Jesse Jackson: Black student activism paved the way for Obama
The Rev. Jesse Jackson told students and staff at Winston-Salem State University on April 10 that the struggles of the civil rights movement made a new day in American politics possible, exemplified by the Democratic primary contest currently unfolding between Sens. Barack Obama and Hillary Clinton.
“We saw a marvelous election in Mississippi,” said the two-time presidential candidate, contrasting the March 11 primary with the violent reaction to civil rights efforts in the 1960s. “Barack Obama and Hillary Clinton engaged in a primary. It used to be known as a whites-only election. In this election, whites voted for a black man. Men voted for a woman. That’s the new America we’ve created.”
Jackson spoke at the university during installation exercises for Chancellor Donald J. Reaves. The topic of the speech was the role and relevance of historically black colleges and universities.
Reaves said historically black colleges and universities have produced 50 percent of all African-American teachers and have contributed significantly to the creation and maintenance of the black middle class. In 1972, he noted, 80 percent of black students enrolled in North Carolina’s university system attended one of five historically black colleges or universities – a share that is now down to 57 percent. He added that historically black colleges and universities face federal budget cuts, and their appeal has declined among black students who enjoy wider educational options since segregation was dismantled about 40 years ago.
Senior Jeromy Bailey, who spoke before Jackson, put it bluntly: “The very existence of HBCUs is being questioned.”
Jackson emphatically credited his success to his experience at a historically black college and university, the rival NC A&T State University in Greensboro. It was there in 1963, during mass demonstrations against segregated public accommodations, that Jackson was catapulted into a position of leadership in the student civil rights movement before going on to become one of Martin Luther King Jr.’s lieutenants. Jackson said his acceptance to the University of Illinois, a Big 10 school, to play football might have seemed like the realization of a dream, but he actually found more opportunity when he transferred to A&T.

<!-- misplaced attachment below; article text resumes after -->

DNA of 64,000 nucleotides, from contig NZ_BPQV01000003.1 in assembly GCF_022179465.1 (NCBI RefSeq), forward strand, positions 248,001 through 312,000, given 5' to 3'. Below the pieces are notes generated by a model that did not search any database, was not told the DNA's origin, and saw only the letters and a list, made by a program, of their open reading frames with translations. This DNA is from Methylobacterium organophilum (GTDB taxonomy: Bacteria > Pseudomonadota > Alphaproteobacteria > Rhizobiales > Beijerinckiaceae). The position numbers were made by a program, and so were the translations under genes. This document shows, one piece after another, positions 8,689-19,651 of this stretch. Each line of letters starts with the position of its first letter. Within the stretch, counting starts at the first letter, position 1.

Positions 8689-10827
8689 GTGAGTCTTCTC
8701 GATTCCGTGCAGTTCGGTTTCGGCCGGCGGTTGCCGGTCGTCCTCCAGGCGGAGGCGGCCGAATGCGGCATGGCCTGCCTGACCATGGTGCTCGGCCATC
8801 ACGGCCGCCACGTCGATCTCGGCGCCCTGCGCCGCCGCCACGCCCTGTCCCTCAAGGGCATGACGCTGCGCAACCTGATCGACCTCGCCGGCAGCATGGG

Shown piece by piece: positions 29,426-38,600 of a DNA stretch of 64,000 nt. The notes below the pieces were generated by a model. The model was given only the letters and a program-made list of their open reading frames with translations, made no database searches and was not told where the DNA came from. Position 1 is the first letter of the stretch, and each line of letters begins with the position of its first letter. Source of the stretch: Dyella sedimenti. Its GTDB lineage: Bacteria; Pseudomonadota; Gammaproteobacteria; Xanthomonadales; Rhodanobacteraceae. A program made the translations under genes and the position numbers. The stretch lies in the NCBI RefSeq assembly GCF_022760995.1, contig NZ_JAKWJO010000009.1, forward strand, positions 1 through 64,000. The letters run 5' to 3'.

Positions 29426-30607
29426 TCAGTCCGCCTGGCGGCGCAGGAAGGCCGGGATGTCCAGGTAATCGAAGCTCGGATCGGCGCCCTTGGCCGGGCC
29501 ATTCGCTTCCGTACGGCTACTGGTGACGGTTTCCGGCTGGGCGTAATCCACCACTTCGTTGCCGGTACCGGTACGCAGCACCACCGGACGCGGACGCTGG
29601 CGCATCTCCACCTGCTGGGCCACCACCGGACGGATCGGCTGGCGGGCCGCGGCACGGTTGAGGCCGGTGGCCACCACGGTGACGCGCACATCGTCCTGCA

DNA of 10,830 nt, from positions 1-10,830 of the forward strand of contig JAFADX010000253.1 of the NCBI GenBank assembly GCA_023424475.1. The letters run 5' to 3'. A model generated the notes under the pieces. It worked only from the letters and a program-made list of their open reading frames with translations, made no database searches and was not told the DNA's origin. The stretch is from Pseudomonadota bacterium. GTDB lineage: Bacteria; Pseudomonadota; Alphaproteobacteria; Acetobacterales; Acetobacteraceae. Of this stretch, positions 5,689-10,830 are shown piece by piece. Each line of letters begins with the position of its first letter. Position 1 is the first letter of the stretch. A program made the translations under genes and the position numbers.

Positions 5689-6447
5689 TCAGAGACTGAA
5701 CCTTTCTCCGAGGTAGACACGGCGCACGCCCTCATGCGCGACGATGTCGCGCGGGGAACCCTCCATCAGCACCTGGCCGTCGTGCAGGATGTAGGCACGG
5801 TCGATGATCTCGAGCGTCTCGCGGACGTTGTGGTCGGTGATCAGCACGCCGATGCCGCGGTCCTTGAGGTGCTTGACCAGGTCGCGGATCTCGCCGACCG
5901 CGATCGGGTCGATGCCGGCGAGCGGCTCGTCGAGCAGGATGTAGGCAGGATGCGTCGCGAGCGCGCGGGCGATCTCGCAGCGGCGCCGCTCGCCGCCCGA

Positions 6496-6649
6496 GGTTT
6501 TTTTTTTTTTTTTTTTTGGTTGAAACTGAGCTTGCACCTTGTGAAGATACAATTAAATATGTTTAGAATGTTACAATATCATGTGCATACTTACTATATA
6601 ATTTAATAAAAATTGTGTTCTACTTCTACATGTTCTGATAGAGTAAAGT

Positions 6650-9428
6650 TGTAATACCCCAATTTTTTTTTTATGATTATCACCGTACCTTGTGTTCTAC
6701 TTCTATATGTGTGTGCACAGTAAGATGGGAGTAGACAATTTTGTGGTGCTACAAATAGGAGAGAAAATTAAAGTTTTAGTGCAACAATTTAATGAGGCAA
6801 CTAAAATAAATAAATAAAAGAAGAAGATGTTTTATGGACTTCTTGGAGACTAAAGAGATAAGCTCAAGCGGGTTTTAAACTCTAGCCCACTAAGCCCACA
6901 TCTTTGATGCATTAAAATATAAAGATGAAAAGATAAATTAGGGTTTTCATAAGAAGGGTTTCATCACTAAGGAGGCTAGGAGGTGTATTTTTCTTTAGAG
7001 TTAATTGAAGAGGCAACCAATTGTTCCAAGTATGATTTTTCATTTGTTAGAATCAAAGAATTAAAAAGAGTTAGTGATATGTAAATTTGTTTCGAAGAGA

“Everything about the culture said there was nothing beyond football that a black could do,” he said of Illinois. “I came to A&T, on the other hand, and there was nothing I couldn’t do…. There were black physicists and engineers.”
Jackson suggested the special role of historically black colleges and universities, which now accept students of all races, is recognizing the potential of black students who might get lost in the mix at a larger school.
“When I came from Illinois I was not eligible for student loans,” he said. “There’s always subjective latitude for someone you care about and are sensitive to and see the twinkle of possibility in. These schools are the best at educating students for the broad society, not to live on one side of town, but to become mayors and city council persons.”
Jackson said the black struggle of the 1960s for the right to vote redounded with benefits for other groups that had until then not been able to fully participate in American democracy. For example, he said, white women couldn’t serve on juries and poor white farmers couldn’t vote in Alabama in the 1960s before civil rights activists challenged exclusion. Jackson recalled that as a student protest leader at A&T he coordinated with students from Winston-Salem State University.
“Our historically black colleges and universities became the agents of change for a whole society,” he said. Those efforts rippled across the political spectrum, extending access to other previously disenfranchised groups, Jackson said. He ticked off a series of years that saw voting rights expand: 1971, when the voting age was lowered to 18; 1974, when college students were allowed to vote and run for office in their places of residence; 1975, when bilingual ballots were approved for precincts where sizeable numbers of non-English speakers live; and 1990, when the Americans with Disabilities Act ensured access to the polls for people with vision, hearing and other limitations.
Jackson’s career in electoral politics, which saw him fall short of the Democratic nomination for president in 1984 and 1988, hinged on that theme. Alongside Chicago Mayor Harold Washington and New York Mayor David Dinkins, Jackson championed a multicultural political movement based on the premise that the agenda of black America could be joined with those of other constituencies for mutual advancement. He returned to that theme in Winston-Salem, suggesting that racism has held back whites alongside blacks. “Most poor people are not black; they’re white,” Jackson said. “Most poor people are not on welfare; they work every day.”
He framed the contrast between Obama’s successful post-racial politics and his own frustrated multiculturalism as a matter of time and progress, part of a succession of milestones such as the desegregation of the armed forces in the 1950s and breaking of the color barrier in baseball at about the same time. “America’s twenty years more mature,” he said. “We’re more ready now.”
The United States was not ready for a black president in 1988, he suggested.
“We talked to poor farmers in Iowa,” Jackson recalled. “They said, ‘We like what you’re saying, but we’re not ready yet.’ We kissed babies and took pictures together. Those babies are now twenty years old and they’re voting for Barack.”
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